Bunded Oil Tank Regulations

If your installation location requires you to have a secondary containment system (for any of the reasons mentioned above) or you just want to have one for peace of mind, buying a bunded oil tank is likely to be the easiest way to meet the requirements. As long as the bund (aka the outer case or second skin) has the capacity to hold at least 110% of the maximum contents inside the storage tank, is impermeable to water and oil, and made from non-corrosive materials, the tanks should meet the legal requirements for storing heating oil on a domestic property in just about all locations (always check with a registered technician though, just in case).

The easiest way to ensure your bunded tank is suitable is to check that it has been manufactured in accordance with either:

  • OFS T100 Oil Firing Equipment Standard - Polyethylene Oil Storage Tanks for Distillate Fuels (2008).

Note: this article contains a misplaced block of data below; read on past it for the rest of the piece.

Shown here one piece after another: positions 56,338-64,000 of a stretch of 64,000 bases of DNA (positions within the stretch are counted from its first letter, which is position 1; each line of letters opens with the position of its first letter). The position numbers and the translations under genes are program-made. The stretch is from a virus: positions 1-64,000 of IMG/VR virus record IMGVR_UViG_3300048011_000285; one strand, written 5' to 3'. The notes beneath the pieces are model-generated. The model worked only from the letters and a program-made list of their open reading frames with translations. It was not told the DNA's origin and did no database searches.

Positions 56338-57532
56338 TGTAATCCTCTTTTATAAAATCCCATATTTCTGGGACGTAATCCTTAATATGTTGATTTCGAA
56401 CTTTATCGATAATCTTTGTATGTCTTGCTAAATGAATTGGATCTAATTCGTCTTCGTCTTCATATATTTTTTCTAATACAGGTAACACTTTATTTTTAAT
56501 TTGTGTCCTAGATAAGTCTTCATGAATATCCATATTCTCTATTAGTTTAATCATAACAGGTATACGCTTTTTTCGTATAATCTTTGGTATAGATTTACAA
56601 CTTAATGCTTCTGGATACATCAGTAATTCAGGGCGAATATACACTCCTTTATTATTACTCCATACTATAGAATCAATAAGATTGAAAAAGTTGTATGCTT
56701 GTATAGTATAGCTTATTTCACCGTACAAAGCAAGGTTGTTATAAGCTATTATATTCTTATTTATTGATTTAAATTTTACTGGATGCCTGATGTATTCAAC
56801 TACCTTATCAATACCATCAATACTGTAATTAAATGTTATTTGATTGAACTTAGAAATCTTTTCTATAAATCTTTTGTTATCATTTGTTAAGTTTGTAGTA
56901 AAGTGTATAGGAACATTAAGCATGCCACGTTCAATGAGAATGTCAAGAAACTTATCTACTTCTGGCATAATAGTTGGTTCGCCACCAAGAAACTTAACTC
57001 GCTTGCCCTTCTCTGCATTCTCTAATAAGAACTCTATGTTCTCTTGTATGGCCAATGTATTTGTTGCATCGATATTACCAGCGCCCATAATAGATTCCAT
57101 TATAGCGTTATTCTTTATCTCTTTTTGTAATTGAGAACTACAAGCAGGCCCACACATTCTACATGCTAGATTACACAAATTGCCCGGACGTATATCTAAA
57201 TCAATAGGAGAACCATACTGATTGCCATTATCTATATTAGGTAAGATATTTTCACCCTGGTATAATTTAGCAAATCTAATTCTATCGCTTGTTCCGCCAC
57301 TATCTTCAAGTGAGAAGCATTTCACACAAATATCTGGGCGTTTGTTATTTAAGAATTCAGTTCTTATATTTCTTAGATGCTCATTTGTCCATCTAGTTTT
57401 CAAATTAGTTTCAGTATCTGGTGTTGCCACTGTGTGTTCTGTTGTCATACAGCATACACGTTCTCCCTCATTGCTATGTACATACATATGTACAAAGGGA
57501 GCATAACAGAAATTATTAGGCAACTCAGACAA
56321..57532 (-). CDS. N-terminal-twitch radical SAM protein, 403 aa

• OFS T100 Oil Firing Equipment Standard - Steel Oil Storage Tanks and Tank Bunds for use with Distillate Fuels, Lubrication Oils and Waste Oils (2008).

Installation Base Requirements for Storing Domestic Heating Oil

All oil storage tank installations must comply with regional building regulations. OFTEC registered technicians can self-certify their own work without involving Local Authority Building Control in England & Wales. However, if you choose a technician who isn’t registered with a scheme like OFTEC, you will then be required to arrange for an inspection from your local building control authority, which can be costly and time-consuming. Similar rules apply in Scotland, where you may need to apply for a warrant before installing your tank.

It is also crucially important to provide a suitable base for your tank to sit on. If the tank is not adequately supported, its structure can be weakened, eventually compromising its ability to keep its contents secure. To avoid this, the base should:

  • Provide stable, level structural support all year round (regardless of the ground conditions),
  • Be strong enough to support the weight of your tank when filled to its max capacity (1000 litres of oil weighs almost a ton),
  • Be non-combustible and imperforate,
  • Be made from concrete, paving stones or stonework,
  • Extend at least 300mm out from all sides of the tank,
  • Be at least 42mm thick.